Activist Faith

[In case you missed it Friday! With new autotuned version.]

It’s not often a prayer makes national news. Or that it would be viewed over 1.5 million times on YouTube. But Pastor Joe Helms’ recent NASCAR prayer has everyone talking–and many laughing–at how people talk with God.

Of course, not everyone is smiling. Many religious people find the humorous nature of the prayer offensive and perhaps rightly so. I don’t remember any product endorsements in the Lord’s Prayer and doubt the Apostle Peter would have include any prayer references to his “smoking hot wife.”

But there is another way to look at the issue: whether you like it or not, Helms’ Ricky Bobby-like intercession has people talking about prayer, an issue at the very heart of the Christian faith.

But what is prayer, really? The biblical perspective reflects prayer as a conversation with God. However, unlike what YouTube might call “the best prayer ever,” Christian prayer takes the form of a servant speaking with his or her leader rather than a flippant, joking attitude used to get attention. This practice of prayers for public display is at least as old as the Pharisees of Jesus’ day, spiritual leaders Jesus condemned for using this spiritual practice to make themselves look good rather than to humbly communicate with God.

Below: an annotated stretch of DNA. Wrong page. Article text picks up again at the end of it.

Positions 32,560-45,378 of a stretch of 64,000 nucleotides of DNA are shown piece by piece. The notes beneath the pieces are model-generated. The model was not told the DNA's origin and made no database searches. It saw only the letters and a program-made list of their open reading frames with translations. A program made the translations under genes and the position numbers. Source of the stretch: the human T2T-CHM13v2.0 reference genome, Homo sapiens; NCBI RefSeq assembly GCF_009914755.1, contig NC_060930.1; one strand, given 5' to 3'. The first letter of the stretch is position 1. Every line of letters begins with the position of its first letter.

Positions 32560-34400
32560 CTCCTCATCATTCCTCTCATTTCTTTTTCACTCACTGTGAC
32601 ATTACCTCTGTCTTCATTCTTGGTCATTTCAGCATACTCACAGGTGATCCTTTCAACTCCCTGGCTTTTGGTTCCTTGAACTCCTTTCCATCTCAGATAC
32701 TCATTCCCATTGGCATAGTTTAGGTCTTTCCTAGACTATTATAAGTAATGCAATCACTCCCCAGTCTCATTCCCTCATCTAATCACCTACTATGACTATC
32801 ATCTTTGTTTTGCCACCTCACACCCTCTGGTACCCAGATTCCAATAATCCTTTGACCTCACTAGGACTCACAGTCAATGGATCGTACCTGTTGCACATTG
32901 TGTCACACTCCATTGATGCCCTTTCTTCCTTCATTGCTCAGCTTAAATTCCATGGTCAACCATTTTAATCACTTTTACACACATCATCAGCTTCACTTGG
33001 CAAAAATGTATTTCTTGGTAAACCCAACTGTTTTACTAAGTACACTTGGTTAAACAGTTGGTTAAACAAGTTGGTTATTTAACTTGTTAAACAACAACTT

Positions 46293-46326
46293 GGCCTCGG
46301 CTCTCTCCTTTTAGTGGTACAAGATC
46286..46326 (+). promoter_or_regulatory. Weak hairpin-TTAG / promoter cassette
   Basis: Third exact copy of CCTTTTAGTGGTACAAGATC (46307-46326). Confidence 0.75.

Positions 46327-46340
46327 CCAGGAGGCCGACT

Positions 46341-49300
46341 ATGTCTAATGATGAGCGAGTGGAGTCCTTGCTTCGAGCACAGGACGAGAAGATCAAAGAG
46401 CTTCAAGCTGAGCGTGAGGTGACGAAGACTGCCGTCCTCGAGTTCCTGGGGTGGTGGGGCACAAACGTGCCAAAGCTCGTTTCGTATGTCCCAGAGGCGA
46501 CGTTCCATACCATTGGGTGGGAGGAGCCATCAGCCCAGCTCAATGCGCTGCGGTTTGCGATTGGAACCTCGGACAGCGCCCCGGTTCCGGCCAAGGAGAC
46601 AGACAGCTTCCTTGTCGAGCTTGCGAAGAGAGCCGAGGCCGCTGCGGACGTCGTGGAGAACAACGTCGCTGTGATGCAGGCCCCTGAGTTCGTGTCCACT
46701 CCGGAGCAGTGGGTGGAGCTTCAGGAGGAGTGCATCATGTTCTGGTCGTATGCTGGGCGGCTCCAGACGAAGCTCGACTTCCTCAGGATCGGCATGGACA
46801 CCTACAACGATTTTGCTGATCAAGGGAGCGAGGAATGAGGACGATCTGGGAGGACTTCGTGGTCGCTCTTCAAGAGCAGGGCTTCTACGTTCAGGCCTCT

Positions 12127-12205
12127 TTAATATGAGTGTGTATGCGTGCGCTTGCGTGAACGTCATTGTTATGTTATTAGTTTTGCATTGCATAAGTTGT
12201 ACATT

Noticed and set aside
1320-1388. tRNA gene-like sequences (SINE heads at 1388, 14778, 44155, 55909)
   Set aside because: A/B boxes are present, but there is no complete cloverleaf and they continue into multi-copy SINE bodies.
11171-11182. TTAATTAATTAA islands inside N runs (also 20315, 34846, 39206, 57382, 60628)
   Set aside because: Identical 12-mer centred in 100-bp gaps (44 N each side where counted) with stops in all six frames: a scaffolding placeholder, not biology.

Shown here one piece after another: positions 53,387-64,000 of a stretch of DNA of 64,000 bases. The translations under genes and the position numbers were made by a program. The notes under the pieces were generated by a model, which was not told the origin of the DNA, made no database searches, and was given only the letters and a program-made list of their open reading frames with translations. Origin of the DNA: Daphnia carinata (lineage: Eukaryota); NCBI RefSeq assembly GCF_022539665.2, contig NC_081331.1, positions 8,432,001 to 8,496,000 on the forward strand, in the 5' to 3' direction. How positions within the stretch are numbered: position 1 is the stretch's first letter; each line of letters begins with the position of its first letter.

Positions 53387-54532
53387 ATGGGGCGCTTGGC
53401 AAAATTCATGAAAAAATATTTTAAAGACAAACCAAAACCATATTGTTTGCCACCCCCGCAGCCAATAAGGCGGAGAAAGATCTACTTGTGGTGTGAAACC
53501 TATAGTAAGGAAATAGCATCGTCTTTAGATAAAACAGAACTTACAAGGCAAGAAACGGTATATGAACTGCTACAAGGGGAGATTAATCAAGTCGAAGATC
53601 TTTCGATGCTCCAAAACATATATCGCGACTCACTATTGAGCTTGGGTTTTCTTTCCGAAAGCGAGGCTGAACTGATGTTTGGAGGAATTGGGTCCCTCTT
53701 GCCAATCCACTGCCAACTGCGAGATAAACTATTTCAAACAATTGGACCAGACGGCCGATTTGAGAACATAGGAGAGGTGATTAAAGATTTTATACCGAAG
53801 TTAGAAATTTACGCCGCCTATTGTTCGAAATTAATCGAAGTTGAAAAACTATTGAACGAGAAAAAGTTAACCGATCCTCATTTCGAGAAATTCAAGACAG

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At its core, prayer reveals our dependence on someone beyond ourselves to provide for our strength and daily needs. Whether this should include Goodyear or Ford may be a matter of debate, but what is undisputed in Scripture is that prayer is essential to all we do.

[New Autotuned version]

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If nothing else, perhaps the NASCAR prayer will encourage a few of us to pay better attention to our prayers a bit more than usual, making sure we address our heavenly Father with reverence, with love, and the respect due to a holy God.


DILLON BURROUGHS is an author, activist, and co-founder of Activist Faith. Dillon served in Haiti following the epic 2010 earthquake and has investigated modern slavery in the US and internationally. His books include Undefending ChristianityNot in My Town (with Charles J. Powell), and Thirst No More (November). Discover more at

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